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How a judge & assistant district attorney gave a senior Border Patrol agent back his gun & badge after he pled guilty to domestic violence crimes in Imperial Valley, CA.

Updated: May 7

Senior Border Patrol Agent and former El Centro Sector Union President Michael Matzke. (Source: FaceBook)

CONTENT WARNINGS: Domestic violence, suicide.

This is one of those subjects that I hate to be right on, but after studying the Border Patrol's violent culture for over 30 years now, I usually am correct. Year after year, victims of Border Patrol agents connect with me and have allowed me to quietly watch them navigate their domestic violence, sexual assault, family violence and even homicide cases of their loved ones so that I may better understand how the justice system gives agents privileged treatment. Most often, the victims are spouses or partners of the agent. Most often, the victims have tried for years to get their loved ones mental health and substance abuse assistance. In many cases, this includes suicidal intervention as the agency has the highest rates in all of US law enforcement because the US Border Patrol management constantly runs interference. In management's collective mind, they view any agent requesting such help as a liability. Most often, the agent ends up in court where an entire system has been designed to help the agent get back into uniform. This is one such tale.

For nearly 2 years, I have followed the Mike Matzke case. I have made the long drive east from San Diego to Imperial County for a criminal protective order, preliminary hearings, sentencing and interviews with the victim and fellow agents who worked with the defendant. It is common for Border Patrol agents to end up in court for these types of charges; family and domestic violence charges. The agency's culture is one of brutality and misogyny. This culture is then brought home and taken out on their children and spouses/partners. Sarah, an alias and Border Patrol Agent Matzke's fiancé, had previously filed a restraining order against him through Riverside County, California courts but dropped the order fearing it would affect his employment. This is also quite common as the victims are often financially dependent on their abusers.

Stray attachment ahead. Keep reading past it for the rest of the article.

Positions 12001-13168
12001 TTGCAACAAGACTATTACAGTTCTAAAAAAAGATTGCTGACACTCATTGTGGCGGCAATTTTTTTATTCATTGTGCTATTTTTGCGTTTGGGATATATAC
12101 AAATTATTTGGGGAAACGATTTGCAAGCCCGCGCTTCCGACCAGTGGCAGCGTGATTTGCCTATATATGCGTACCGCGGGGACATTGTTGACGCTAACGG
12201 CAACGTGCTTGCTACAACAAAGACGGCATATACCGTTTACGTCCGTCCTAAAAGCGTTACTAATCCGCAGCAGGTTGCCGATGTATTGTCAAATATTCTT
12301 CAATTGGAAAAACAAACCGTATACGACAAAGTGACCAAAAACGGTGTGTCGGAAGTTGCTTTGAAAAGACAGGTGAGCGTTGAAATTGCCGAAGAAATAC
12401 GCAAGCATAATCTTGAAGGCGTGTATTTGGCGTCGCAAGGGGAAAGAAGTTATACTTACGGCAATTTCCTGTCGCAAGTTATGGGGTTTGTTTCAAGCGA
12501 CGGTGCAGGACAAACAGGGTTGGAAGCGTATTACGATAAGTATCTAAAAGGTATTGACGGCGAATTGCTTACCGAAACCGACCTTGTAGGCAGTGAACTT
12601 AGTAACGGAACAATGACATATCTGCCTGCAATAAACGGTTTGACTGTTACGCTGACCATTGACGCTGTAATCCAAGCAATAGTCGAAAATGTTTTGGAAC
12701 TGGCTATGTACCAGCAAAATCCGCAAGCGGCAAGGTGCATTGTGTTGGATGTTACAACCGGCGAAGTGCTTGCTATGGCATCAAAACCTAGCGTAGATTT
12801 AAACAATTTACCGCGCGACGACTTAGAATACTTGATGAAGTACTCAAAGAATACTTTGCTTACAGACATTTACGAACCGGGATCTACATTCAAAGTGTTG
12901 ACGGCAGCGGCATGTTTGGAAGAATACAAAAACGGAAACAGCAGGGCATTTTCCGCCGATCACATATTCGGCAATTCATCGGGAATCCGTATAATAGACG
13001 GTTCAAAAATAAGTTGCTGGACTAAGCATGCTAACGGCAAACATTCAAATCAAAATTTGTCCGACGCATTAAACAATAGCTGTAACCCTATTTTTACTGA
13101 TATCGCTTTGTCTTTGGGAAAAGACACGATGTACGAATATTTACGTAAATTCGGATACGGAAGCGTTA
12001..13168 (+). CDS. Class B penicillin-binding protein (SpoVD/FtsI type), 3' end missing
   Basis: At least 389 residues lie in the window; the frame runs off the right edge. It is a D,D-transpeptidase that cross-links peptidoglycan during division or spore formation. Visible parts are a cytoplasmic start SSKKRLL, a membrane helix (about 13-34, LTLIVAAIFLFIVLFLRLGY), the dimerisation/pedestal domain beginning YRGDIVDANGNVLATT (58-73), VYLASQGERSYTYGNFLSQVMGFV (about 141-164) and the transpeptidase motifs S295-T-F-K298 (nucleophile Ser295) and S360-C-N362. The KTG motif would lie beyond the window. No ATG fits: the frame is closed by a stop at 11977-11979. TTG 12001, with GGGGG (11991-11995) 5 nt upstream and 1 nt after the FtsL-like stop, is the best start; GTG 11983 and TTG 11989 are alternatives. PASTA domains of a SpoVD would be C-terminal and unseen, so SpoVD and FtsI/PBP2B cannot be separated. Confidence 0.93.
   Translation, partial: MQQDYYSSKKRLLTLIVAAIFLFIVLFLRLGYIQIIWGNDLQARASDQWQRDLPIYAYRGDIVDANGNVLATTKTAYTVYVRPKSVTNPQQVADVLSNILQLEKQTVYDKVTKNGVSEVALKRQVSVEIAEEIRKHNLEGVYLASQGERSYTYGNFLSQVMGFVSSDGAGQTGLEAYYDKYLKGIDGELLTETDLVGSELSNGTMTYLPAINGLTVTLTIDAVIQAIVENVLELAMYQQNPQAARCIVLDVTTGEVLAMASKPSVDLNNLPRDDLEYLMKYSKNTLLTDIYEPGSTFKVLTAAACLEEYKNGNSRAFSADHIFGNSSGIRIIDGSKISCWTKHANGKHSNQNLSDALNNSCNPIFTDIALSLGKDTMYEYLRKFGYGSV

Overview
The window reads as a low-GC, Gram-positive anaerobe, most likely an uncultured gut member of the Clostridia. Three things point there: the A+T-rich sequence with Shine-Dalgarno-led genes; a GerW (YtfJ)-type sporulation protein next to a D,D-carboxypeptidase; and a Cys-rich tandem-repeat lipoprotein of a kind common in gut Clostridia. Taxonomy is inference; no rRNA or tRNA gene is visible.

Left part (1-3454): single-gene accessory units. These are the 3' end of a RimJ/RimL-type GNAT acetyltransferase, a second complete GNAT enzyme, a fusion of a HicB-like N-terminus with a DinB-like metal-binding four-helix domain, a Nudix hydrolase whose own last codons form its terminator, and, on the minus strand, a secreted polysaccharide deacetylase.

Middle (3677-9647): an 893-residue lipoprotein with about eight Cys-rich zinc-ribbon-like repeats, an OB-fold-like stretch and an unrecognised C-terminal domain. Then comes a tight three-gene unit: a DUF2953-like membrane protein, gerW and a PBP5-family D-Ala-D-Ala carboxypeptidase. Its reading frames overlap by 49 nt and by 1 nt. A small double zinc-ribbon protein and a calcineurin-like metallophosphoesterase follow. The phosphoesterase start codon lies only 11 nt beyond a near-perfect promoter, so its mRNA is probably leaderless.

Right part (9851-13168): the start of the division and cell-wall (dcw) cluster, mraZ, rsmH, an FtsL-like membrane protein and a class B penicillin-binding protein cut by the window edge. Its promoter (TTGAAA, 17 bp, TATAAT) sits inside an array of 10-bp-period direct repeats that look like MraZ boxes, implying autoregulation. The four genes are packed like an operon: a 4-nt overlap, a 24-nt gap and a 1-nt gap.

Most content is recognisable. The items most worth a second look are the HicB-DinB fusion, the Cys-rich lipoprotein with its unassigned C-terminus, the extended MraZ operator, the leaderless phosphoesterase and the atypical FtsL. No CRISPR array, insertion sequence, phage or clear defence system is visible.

On July 30, 2022, BPA Matzke's temper got the best of him. According to statements made to investigators and reported in the Imperial County Sheriff's report # 2209-1755, Sarah claimed he was upset because his divorce from his previous marriage had become final. She further stated that he was already drunk when he went to the store for more beer. The following actions by BPA Matzke are corroborated by the video and audio that I have been given copies of: he became angry, yelling and gathering his things when he could not find his duty gun. He went from the front of his white truck to the back seat searching, unable to find his duty weapon. At one point, as he threw things into his backseat, he yelled, "I'M FUCKING INSANE BECAUSE I'M DATING A FUCKING LATINA!" Then he slammed the truck door raising his fists up in front of his face and screamed, "I'M FUCKING PISSED!"

Sarah locked the screen door preventing him from entering the house. He punched at the door and continued to scream, called her a "bitch" and accused her of stealing his things. Ultimately, he kicked the door in. After multiple accusations that Sarah took his duty gun and her repeatedly reminding him that his gun was the first thing he put in his truck, he finally located it in the center console of his truck unlocked... which is not only against Border Patrol policy, but a violation of 2 California state laws for not locking up the gun and the ammunition while not in his possession. He was never charged for either of these crimes.

"I hate every Goddamn thing about you," he said as he lifted the top to the console, pulled out his duty weapon, put the barrel of the gun in his mouth and continued in a hushed voice, "I'm want to fucking kill myself." He then turned the gun towards Sarah, "and I want to fucking kill you!" As a Border Patrol agent, BPA Matzke's gun does not have a safety, and he is required by policy to keep one in the chamber, at the ready at all times.